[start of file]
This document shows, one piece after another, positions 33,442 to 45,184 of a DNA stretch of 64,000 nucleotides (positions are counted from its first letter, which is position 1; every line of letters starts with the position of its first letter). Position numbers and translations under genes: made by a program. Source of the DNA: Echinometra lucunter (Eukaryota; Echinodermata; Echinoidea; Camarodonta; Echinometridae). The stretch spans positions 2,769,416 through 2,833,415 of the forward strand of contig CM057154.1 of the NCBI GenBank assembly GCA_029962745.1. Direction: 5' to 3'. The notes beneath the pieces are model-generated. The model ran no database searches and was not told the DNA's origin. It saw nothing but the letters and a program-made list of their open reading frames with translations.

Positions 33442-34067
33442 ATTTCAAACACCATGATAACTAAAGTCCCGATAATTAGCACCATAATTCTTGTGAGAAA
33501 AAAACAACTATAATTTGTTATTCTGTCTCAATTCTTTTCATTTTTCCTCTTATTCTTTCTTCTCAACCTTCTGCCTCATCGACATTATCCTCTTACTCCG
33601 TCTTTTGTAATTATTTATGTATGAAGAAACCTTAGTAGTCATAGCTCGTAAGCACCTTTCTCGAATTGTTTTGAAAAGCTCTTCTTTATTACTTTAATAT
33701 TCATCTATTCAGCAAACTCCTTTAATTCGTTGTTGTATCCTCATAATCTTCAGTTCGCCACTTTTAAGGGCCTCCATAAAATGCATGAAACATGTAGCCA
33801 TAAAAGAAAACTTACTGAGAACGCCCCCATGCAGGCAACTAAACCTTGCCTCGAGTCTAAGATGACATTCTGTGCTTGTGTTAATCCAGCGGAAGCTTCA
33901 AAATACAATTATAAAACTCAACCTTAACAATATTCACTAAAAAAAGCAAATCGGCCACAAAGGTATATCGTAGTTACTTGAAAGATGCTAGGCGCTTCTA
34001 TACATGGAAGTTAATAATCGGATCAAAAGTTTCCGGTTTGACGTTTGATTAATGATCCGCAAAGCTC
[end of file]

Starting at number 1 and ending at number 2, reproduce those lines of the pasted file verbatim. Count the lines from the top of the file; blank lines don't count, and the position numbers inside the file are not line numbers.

This document shows, one piece after another, positions 33,442 to 45,184 of a DNA stretch of 64,000 nucleotides (positions are counted from its first letter, which is position 1; every line of letters starts with the position of its first letter). Position numbers and translations under genes: made by a program. Source of the DNA: Echinometra lucunter (Eukaryota; Echinodermata; Echinoidea; Camarodonta; Echinometridae). The stretch spans positions 2,769,416 through 2,833,415 of the forward strand of contig CM057154.1 of the NCBI GenBank assembly GCA_029962745.1. Direction: 5' to 3'. The notes beneath the pieces are model-generated. The model ran no database searches and was not told the DNA's origin. It saw nothing but the letters and a program-made list of their open reading frames with translations.

Positions 33442-34067